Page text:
After years of development, the use of geospatial technology is exploding in the government. And while it may feel like only yesterday that geospatial applications were only used by GIS specialists, now un-trained users, can access geographic information systems via the Internet and mobile technologies.
Recent years saw the rise of geospatial imagery and analytical tools via the cloud. Products like Lockheed Martin’s Intelligence on Demand for example is a ground-breaking Web-based, low-cost cloud computing tool for law enforcement officials that can be accessed from anywhere – in HQ and via mobile devices in the field. It also supports many phases of an operation, from the initial planning through grand jury presentation and ultimately through prosecution
If cloud computing, 3-D and 4-D analysis, and integration with mobile phones are the hot new applications, what can we look for in 2011 and beyond?
Speaking to GCN, Mark Reichardt, president of Open Geospatial Consortium (OGC), a nonprofit standards organization, said his group is focused on two emerging technologies: Short Message Service (SMS) geotagging and real-time sensors.
“We have a working group right now that is developing an open standard for geoSMS, so that SMS messages can be geotagged,” explained Reichardt, Such tagging would allow emergency services to determine the precise location of someone sending an SMS message. “When there is a disaster, sometimes the communications channels are limited but still available, and sometimes SMS messages can still get through,” he said.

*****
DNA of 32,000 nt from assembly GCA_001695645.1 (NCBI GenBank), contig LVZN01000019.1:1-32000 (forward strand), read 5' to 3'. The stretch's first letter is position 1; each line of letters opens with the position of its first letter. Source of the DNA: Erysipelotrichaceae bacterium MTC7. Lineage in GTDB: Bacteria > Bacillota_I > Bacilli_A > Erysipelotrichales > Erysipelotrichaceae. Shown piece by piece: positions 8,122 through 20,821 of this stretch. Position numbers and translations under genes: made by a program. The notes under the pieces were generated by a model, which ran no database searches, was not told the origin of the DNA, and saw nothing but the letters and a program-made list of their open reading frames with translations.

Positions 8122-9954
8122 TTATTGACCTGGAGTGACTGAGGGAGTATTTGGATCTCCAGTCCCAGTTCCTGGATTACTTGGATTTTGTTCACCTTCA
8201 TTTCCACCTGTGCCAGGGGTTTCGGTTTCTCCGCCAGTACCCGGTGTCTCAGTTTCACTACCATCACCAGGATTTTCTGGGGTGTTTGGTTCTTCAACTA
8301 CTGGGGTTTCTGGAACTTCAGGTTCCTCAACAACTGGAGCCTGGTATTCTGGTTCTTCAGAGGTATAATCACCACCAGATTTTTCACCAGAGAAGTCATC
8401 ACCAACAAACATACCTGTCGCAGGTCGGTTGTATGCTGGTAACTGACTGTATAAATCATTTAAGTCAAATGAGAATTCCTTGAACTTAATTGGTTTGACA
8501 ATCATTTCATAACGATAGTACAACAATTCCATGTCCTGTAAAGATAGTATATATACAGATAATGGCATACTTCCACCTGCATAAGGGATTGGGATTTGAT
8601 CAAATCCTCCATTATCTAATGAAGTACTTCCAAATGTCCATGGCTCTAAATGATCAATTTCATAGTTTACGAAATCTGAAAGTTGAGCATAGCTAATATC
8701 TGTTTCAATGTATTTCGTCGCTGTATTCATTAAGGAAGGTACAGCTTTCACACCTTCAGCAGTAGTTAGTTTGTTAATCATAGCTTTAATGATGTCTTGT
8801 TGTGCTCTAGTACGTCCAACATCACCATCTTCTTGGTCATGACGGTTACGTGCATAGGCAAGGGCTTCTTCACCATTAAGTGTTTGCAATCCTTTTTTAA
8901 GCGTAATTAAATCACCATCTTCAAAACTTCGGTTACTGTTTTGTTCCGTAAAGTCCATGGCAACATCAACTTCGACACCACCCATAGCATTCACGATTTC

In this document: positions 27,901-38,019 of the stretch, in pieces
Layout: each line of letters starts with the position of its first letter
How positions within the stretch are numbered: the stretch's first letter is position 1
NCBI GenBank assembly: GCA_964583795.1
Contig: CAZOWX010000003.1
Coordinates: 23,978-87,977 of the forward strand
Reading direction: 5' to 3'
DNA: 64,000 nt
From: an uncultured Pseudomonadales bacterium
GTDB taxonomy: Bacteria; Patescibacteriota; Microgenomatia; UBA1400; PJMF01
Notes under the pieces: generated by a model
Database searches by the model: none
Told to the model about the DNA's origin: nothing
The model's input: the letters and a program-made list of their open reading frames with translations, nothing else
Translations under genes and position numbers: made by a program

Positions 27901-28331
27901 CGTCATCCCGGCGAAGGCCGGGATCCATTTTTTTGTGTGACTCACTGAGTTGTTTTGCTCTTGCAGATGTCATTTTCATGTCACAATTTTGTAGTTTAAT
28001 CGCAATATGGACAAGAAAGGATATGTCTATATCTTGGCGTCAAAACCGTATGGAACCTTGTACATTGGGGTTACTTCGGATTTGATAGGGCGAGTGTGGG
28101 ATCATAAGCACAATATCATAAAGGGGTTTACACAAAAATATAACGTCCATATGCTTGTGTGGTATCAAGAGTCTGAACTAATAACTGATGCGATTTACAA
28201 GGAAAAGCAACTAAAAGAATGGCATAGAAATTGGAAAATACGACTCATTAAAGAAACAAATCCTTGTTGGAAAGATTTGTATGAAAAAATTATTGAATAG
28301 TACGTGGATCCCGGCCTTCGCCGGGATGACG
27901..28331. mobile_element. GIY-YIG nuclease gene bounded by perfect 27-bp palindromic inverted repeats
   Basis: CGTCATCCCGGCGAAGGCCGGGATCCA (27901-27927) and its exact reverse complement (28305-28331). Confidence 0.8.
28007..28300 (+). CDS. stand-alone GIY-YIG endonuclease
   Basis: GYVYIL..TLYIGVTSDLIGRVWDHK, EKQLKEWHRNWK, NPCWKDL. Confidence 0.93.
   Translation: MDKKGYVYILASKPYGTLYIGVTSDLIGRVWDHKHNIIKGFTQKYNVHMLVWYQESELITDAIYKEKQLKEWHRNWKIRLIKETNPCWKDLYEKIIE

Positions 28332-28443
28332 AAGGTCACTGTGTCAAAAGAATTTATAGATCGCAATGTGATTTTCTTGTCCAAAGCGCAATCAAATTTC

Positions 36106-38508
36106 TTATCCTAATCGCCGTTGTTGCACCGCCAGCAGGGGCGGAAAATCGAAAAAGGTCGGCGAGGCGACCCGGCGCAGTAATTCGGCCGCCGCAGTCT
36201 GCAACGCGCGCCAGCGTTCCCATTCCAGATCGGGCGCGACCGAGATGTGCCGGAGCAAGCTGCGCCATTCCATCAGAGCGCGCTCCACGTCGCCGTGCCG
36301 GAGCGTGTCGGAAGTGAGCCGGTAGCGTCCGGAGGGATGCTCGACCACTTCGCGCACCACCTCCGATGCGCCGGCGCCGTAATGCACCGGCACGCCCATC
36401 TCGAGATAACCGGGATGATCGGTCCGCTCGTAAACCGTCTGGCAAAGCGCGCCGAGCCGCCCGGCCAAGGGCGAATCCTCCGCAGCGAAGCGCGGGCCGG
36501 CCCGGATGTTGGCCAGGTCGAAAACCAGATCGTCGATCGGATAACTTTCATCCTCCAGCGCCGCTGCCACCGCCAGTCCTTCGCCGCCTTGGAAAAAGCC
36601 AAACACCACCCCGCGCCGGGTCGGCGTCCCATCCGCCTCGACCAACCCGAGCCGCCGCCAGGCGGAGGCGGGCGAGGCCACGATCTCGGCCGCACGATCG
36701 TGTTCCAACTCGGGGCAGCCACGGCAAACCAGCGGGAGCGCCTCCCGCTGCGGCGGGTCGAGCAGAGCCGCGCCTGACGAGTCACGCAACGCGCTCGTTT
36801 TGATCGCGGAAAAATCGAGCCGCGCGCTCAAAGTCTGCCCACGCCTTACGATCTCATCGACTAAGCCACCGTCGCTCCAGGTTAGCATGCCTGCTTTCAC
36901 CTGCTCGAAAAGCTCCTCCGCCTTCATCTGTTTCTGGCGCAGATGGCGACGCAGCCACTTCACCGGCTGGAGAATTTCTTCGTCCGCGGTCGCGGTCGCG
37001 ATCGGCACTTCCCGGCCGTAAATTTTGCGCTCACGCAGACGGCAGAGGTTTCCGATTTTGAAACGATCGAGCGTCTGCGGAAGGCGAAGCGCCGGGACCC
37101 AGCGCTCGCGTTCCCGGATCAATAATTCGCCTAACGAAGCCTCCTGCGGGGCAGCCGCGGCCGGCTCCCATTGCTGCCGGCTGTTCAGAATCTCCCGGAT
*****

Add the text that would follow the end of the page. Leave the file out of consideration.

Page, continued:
The use of SMS messages, or text messages, in disaster relief is well demonstrated by the Ushahidi Haiti project. Ushahidi is an open source platform for crowd sourcing crisis information. Ushahidi volunteers monitor text messages disseminated from aid workers or the disaster victims themselves, then map the information in near real time to create the most comprehensive and up-to-date crisis map. Rescue workers can use the real-time data and newly-created street maps for information on collapsed buildings, open hospitals and clinics, trapped victims, and more and deploy appropriate resources to the correct locations.
Another area of GIS technology predicted to increase in popularity is sensor technology. Sam Bacharach, a consultant at WiSc Enterprises, a small company that provides engineering services primarily to DOD, agreed.
“I see a lot of live data in the future, what the intelligence community refers to as sensor feeds,” Bacharach said. A lot of the sensor data exists, but it’s not yet easy to integrate into geospatial applications. “I’m sure in Seattle there’s a website that you can find online, and you can see what the traffic is like at a given intersection,” he said. “But it’s not integrated with anything else. You may or may not know which direction the camera is pointed. If you’re not familiar with the intersection, you may be able to see that traffic is gummed up going one way and not the other, but you don’t know if it’s the way you’re going. That kind of information is going to be available.”
Where do you expect GIS technology to go from here?
To read the full article visit: GIS’ future is with crowds, clouds … and 4-D: http://gcn.com/articles/2010/03/05/the-rise-of-spatially-enabled-government.aspx